by: by Abba A. Solomon and Norman Solomon on June 16th, 2014 | 3 Comments »
A few points regarding Dr. Milton Masur’s critique of our article “The Blind Alley of J Street and Liberal American Zionism“:
* Masur attributes to us the assertion that “without the uprooting of the Palestinians a Jewish state would not have arisen here.” But that quote comes not from us but from our direct quotation of a 2004 statement by Benny Morris, the pioneering historian of Israel’s birth, who is currently a defender of the actions taken. The full quote presented in our article is:
“Ben-Gurion was right. If he had not done what he did, a state would not have come into being. That has to be clear. It is impossible to evade it. Without the uprooting of the Palestinians, a Jewish state would not have arisen here.”
* Masur presents two arguments: He disputes the intentionality of the driving away of non-Jews from now-erased villages in Israel. And he also contends the population transfer wasn’t that bad of an idea.
In our research, we found Louis Brandeis was reported in November 1939 by Isadore Breslau as objecting to a planned visit to the United States by Chaim Weizmann: “He believed the whole thing was a mistake. He was afraid Weizmann would press his plan for political action, based on a future re-shuffling of populations.”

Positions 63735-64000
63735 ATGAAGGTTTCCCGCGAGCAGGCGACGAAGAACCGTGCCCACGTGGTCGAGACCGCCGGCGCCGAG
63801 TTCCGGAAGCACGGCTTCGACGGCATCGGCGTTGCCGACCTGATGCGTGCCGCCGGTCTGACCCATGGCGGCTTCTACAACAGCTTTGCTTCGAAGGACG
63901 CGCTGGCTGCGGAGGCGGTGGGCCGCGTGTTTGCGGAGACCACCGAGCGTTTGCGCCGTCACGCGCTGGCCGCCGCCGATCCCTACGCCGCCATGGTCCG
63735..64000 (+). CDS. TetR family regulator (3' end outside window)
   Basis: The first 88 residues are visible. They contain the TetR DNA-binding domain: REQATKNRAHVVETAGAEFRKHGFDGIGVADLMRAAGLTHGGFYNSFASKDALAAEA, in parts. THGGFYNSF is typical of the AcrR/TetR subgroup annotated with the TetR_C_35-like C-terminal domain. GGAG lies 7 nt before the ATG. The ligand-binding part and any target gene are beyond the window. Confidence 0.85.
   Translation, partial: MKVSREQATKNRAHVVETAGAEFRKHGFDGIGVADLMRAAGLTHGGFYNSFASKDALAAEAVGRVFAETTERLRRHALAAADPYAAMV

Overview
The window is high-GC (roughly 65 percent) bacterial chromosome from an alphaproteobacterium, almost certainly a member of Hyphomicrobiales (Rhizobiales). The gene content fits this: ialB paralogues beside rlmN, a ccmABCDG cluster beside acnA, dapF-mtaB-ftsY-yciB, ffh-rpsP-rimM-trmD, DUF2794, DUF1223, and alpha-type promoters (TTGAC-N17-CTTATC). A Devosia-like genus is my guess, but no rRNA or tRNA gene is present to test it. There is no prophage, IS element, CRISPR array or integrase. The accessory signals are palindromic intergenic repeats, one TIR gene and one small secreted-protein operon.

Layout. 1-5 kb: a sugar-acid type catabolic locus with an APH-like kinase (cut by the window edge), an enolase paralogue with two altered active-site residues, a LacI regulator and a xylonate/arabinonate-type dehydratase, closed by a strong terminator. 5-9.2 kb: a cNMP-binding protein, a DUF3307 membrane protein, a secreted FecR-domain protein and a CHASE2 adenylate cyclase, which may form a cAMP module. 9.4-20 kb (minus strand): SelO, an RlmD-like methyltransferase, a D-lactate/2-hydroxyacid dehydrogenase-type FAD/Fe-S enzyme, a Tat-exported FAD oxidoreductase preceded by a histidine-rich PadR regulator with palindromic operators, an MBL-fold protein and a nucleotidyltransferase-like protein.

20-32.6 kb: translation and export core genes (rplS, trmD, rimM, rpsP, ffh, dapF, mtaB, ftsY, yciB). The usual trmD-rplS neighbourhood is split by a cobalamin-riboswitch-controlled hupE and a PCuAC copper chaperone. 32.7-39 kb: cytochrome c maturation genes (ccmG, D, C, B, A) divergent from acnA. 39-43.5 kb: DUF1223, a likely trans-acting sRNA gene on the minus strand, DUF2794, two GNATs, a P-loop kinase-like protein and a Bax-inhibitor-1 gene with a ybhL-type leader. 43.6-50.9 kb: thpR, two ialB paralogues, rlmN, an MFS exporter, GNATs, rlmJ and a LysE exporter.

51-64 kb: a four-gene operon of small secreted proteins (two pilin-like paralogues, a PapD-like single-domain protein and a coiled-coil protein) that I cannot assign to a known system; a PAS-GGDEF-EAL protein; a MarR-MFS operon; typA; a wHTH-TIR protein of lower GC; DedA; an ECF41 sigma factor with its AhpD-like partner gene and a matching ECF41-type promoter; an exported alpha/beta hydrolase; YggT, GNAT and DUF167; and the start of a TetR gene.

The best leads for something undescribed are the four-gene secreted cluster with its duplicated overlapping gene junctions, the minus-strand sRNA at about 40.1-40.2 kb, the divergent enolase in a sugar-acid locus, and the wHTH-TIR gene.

In May 1941, Weizmann told American Jewish leaders that there must be Palestinian Arab resettlement, in order for the Zionist vision to be properly realized. (Rafael Medoff, Zionism and the Arabs: An American Jewish Dilemma, 1898-1948.)
* The American Jewish Committee was briefed by the Israeli consul-general in 1953 so the AJC could propound the claim within the United States that the creation of Israel had been “a feat of colonization unique in history, which was accomplished without displacing anyone.”
In his thoughtful critique, Masur does not make that claim. However, like other decent defenders of the State of Israel, he hopes for Jewish nationhood without consequences of continued subjugation and exile of non-Jews from the land of Israel — a sort of magical thinking.
*The choice is nationalism or human rights as the guiding principle. Otherwise one is left with a contorted defense, in effect: “We knew transfer had to happen for our goals to be met, and it happened — but we didn’t intend for it to happen,” letting the inhuman doctrines of ethnic nationalism determine our future as Jews.
*The reasons that others may focus on Israel’s faults and legitimacy may be questionable, we suppose, but there is no question why Americans and Jews should speak forcefully. We are intimate participants in this drama, while Israel claims to be the nation-state of the Jewish people, and America routinely claims Israel as its “most important strategic ally” in the Middle East.